Southland is in for a tough winter, according to Jason Herrick, head of Federated Farmers sharemilker section in the province.
DairyNZ's head consulting officer in the South Island, Tony Finch, says the situation is quite serious.
While there have been droughts in Southland in the past, most have occurred in late summer, whereas this is an autumn drought.
Finch says part of the problem is that droughts are not something that many Southland farmers are familiar with and he says people new to farming in the province need to quickly school up on how to deal with the situation.
"New entrants such as contract milkers and sharemilkers need to think carefully and seek advice if they haven't already done so, because they can quickly get themselves into a pretty big hole which could really jeopardise next season's farm performance," he says.
Finch says while there has been rain in some parts of the province there is still a lot more needed to get the grass growth back to a comfortable level.
He says they face challenges dealing with diminishing feed reserves, both on the platform and supplementary feeds. Some are yielding to the temptation to milk on because of the high payout; they need to make sure they can do that without compromising next season.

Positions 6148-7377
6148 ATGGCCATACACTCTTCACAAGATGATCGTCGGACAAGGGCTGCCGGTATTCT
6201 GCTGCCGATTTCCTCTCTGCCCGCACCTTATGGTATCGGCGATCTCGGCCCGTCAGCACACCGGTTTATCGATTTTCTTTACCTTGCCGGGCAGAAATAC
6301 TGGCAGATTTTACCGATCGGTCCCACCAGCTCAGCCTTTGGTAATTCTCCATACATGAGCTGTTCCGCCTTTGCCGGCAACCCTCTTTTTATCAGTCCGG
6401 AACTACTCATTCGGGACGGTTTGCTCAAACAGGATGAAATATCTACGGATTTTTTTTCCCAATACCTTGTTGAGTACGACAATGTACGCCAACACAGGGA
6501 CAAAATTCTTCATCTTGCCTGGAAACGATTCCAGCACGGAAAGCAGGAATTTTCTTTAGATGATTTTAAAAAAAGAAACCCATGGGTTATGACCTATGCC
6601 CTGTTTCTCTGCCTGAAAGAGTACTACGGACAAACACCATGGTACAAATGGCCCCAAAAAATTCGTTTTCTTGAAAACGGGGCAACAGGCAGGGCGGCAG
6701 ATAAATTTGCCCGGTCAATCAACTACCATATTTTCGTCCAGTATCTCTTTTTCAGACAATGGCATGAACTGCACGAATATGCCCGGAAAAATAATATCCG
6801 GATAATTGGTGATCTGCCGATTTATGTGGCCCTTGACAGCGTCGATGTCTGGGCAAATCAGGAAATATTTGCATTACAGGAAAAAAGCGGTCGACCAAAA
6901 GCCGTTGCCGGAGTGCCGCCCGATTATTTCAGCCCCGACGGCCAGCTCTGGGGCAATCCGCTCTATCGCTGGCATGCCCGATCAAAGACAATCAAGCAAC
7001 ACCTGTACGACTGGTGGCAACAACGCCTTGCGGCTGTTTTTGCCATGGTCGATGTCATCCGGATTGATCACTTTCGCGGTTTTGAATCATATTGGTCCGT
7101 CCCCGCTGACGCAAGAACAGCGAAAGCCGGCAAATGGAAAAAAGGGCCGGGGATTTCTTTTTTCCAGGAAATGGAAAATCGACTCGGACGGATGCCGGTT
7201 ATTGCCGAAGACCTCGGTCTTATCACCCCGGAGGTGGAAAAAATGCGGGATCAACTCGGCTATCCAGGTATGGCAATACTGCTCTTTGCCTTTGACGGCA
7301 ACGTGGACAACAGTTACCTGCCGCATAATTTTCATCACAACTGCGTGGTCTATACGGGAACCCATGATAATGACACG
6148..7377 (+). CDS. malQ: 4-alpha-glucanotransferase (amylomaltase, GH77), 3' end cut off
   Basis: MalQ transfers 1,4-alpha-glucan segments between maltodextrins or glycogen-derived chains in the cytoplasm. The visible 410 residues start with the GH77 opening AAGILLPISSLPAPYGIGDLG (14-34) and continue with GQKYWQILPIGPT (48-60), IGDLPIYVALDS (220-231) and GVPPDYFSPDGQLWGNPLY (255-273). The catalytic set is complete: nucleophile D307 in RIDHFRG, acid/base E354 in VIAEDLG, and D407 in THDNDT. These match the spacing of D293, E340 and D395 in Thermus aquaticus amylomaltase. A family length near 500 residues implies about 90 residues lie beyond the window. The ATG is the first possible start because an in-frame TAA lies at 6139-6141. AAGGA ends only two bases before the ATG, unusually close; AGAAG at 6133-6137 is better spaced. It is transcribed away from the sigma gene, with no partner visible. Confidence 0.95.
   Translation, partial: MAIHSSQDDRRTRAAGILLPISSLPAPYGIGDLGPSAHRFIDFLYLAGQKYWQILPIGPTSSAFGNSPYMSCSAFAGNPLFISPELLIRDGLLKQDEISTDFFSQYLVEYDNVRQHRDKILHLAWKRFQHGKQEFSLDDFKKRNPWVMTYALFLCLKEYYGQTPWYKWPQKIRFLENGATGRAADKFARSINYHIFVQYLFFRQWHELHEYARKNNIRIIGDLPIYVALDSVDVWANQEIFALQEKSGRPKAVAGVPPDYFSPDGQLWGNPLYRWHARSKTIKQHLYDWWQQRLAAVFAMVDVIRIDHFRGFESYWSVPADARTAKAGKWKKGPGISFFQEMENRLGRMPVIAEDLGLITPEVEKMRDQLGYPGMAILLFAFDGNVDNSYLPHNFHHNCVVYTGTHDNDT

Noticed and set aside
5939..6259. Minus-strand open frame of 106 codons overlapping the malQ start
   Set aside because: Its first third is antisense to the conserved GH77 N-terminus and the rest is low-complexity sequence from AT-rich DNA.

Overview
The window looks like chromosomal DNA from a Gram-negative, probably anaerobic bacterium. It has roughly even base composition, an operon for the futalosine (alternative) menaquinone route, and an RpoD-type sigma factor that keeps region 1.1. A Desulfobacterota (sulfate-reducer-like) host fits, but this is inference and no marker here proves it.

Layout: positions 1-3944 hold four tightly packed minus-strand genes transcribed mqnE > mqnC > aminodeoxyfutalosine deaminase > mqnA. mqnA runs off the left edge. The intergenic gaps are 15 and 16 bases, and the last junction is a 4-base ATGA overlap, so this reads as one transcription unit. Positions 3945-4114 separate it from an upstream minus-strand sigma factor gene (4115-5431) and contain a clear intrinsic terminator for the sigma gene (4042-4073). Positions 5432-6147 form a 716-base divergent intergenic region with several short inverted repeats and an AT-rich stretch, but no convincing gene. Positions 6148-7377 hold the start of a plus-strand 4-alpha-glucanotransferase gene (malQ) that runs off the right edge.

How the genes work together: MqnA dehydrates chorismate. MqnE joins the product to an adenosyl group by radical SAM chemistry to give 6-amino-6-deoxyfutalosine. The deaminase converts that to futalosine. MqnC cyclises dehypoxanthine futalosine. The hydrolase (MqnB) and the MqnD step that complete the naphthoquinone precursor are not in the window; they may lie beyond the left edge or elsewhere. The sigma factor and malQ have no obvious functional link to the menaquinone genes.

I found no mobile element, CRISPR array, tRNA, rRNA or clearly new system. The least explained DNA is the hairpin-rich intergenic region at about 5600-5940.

"Farmers just need be on top of their feed budget. They have got to identify the gaps and the holes and it comes down to taking small but numerous actions now, as opposed to one big large one. They need to make sure they have a full understanding of the feed on hand and requirements to feed stock if there is a gap," he says.
Finch says it is all about making the right decisions for the right reasons, being careful and getting good advice from DairyNZ or other rural professionals.
He says the longer the drought goes on, there is a risk that soil temperatures will drop and it's possible that farmers won't get the grass growth they are hoping for.